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Unformatted text preview: Chukwa: A large-scale monitoring system Jerome Boulon firstname.lastname@example.org Yahoo!, inc Andy Konwinski email@example.com UC Berkeley Runping Qi firstname.lastname@example.org Yahoo!, inc Ariel Rabkin email@example.com UC Berkeley Eric Yang firstname.lastname@example.org Yahoo!, inc Mac Yang email@example.com Yahoo!, inc Abstract We describe the design and initial implementation of Chukwa, a data collection system for monitoring and an- alyzing large distributed systems. Chukwa is built on top of Hadoop, an open source distributed filesystem and MapReduce implementation, and inherits Hadoops scal- ability and robustness. Chukwa also includes a flexible and powerful toolkit for displaying monitoring and anal- ysis results, in order to make the best use of this collected data. 1 Introduction Hadoop is a distributed filesystem and MapReduce  implementation that is used pervasively at Yahoo! for a variety of critical business purposes. Production clusters often include thousands of nodes. Large distributed sys- tems such as Hadoop are fearsomely complex, and can fail in complicated and subtle ways. As a result, Hadoop is extensively instrumented. A two-thousand node clus- ter configured for normal operation generates nearly half a terabyte of monitoring data per day, mostly application- level log files. This data is invaluable for debugging, performance measurement, and operational monitoring. However, processing this data in real time at scale is a formidable challenge. A good monitoring system ought to scale out to very large deployments, and ought to handle crashes gracefully. In Hadoop, only a handful of aggregate met- rics, such as task completion rate and available disk space, are computed in real time. The vast bulk of the generated data is stored locally, and accessible via a per- node web interface. Unfortunately, this mechanism does not facilitate programmatic analysis of the log data, nor the long term archiving of such data. To make full use of log data, users must first write ad-hoc log aggregation scripts to centralize the required data, and then build mechanisms to analyze the collected data. Logs are periodically deleted, unless users take the initiative in storing them. We believe that our situation is typical, and that lo- cal storage of logging data is a common model for very large deployments. To the extent that more sophisticated data management techniques are utilized, they are largely supported by ad-hoc proprietary solutions. A well docu- mented open source toolset for handling monitoring data thus solves a significant practical problem and provides a valuable reference point for future development in this area. We did not aim to solve the problem of real-time mon- itoring for failure detection, which systems such as Gan- glia already do well. Rather, we wanted a system that would process large volumes of data in a timescale of minutes, not seconds, to detect more subtle conditions, and to aid in failure diagnosis. Human engineers and op-and to aid in failure diagnosis....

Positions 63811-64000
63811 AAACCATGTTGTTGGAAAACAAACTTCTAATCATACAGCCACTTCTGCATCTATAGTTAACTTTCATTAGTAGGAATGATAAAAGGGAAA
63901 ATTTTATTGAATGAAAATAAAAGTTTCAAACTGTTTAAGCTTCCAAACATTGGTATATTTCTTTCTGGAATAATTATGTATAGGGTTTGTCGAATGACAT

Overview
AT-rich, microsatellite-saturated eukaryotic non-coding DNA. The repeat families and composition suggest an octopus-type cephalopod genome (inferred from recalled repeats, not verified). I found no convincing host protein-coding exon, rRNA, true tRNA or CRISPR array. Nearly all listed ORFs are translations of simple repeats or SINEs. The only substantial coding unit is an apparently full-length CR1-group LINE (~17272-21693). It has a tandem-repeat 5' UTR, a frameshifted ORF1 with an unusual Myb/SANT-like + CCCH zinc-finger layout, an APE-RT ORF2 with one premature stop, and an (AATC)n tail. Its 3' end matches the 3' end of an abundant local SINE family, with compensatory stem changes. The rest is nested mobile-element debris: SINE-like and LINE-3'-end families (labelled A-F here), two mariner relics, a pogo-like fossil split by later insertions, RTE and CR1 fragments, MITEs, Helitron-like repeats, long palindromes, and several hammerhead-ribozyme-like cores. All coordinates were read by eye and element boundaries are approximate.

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- Spring '08